From early 1990s, however, the ROK–U.S. alliance started to undergo changes in all three factors that formed their alliance. First, with the end of the Cold War, the threat of communist expansion disappeared, and North Korean aggression remained the only security concern. From there South Korea and the U.S. developed divergent threat perceptions. South Korea started to view North Korea as less threatening and more compatriotic. However, the U.S. came to face a different dynamics of deterrence, as North Korea pursued nuclear weapons along with a ballistic missile force to deliver them.

Secondly, thanks to economic development, South Korea has built a modern, capable military. Military balance between the South and the North tilted in favor of the former. South Korea has also taken on a greater share of its own defense and increased its share in the cost of U.S. forces stationed in South Korea. The U.S. even reduced its forces in Korea in order to support its war efforts in Vietnam and Iraq. From then on, the U.S. forces in South Korea stand about 28,500.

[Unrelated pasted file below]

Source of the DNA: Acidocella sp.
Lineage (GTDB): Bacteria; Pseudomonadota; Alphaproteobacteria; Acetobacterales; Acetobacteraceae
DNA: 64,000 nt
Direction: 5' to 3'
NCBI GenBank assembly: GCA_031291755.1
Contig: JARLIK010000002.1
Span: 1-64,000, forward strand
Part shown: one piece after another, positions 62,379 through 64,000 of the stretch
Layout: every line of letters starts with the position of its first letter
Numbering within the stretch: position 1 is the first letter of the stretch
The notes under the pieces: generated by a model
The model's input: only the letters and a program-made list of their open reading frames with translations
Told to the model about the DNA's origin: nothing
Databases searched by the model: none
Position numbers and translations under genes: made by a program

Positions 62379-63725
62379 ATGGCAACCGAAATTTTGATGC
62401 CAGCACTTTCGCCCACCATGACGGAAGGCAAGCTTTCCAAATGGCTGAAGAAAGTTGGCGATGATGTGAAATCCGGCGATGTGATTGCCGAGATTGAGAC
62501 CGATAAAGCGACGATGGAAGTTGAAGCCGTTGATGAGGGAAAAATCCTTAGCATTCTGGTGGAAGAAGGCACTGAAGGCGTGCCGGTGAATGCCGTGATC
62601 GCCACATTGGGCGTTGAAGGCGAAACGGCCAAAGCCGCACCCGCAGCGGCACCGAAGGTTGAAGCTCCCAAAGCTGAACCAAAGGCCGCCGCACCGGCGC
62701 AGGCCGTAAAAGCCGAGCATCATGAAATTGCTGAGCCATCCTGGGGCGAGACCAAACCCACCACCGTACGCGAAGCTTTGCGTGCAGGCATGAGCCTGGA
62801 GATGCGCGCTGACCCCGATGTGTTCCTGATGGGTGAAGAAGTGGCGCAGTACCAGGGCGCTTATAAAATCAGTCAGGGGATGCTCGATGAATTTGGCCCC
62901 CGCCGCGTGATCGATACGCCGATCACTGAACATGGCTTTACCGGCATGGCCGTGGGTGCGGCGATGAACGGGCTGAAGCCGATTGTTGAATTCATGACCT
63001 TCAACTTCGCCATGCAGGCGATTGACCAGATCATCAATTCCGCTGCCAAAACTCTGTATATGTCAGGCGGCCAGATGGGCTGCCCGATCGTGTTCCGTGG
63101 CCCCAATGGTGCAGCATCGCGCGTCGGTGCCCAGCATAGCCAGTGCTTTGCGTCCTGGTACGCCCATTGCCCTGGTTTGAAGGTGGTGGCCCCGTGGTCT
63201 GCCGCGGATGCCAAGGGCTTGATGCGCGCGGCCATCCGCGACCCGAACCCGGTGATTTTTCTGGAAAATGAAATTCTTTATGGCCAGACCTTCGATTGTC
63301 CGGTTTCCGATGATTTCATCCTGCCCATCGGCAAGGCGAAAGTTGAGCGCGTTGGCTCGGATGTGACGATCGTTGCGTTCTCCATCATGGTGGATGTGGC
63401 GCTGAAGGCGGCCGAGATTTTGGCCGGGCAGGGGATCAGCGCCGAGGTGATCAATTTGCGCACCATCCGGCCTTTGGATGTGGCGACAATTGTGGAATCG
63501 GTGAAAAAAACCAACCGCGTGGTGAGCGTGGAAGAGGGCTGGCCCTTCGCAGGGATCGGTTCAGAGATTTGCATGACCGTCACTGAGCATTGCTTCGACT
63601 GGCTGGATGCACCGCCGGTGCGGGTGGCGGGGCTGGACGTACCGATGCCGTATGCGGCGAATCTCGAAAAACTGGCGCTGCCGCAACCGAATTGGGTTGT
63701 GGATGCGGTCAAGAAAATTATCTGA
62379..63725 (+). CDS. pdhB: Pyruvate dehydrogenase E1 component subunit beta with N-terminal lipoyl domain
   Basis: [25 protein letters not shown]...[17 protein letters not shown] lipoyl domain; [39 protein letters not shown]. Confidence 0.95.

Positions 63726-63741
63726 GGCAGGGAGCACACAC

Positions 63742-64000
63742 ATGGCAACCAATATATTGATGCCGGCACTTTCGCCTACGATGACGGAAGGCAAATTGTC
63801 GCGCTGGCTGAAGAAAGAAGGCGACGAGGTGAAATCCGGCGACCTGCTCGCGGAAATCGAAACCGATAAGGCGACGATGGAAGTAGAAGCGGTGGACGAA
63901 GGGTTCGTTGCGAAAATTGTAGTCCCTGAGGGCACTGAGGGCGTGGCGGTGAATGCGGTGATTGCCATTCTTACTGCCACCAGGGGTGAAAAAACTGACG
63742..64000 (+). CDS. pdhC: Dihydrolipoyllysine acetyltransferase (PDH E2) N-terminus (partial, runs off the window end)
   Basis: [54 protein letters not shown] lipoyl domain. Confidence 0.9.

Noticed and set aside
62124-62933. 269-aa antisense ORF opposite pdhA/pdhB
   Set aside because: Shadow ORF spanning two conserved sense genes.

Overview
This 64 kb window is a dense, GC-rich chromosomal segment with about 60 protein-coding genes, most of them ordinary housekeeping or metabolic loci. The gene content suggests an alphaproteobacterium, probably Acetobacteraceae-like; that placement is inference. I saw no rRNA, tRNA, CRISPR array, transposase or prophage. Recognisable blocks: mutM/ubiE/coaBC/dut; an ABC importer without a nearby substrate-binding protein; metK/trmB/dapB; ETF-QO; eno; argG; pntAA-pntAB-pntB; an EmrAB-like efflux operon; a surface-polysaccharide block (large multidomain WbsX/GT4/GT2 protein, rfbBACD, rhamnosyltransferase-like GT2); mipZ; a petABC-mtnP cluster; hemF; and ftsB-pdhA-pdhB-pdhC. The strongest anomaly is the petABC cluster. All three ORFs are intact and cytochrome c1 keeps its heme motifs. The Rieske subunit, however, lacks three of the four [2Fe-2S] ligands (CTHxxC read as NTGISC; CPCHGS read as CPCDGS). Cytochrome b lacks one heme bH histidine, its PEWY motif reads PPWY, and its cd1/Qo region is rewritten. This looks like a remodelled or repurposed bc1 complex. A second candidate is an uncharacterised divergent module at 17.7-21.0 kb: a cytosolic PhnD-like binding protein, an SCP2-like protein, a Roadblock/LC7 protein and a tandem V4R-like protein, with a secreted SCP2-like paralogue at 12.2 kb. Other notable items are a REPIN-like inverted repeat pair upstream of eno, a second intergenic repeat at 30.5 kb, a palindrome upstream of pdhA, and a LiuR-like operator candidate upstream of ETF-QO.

Lastly, South Korea’s economic development and democratization engendered a broad array of national interests including security and the alliance with the U.S. Anti-American sentiments, demand for improving inter-Korean relations, and diplomatic and economic engagement with China caused fluctuations in the ROK-U.S. alliance. Decline in support for the alliance with the U.S. was visible under progressive governments, while the alliance with the U.S. was appreciated better when conservative governments were in power. On the U.S. part, with the rise of China, the U.S. sought to broaden the operational scope of the ROK-U.S. alliance beyond the Korean peninsula but South Korea remained reluctant to commit itself to it.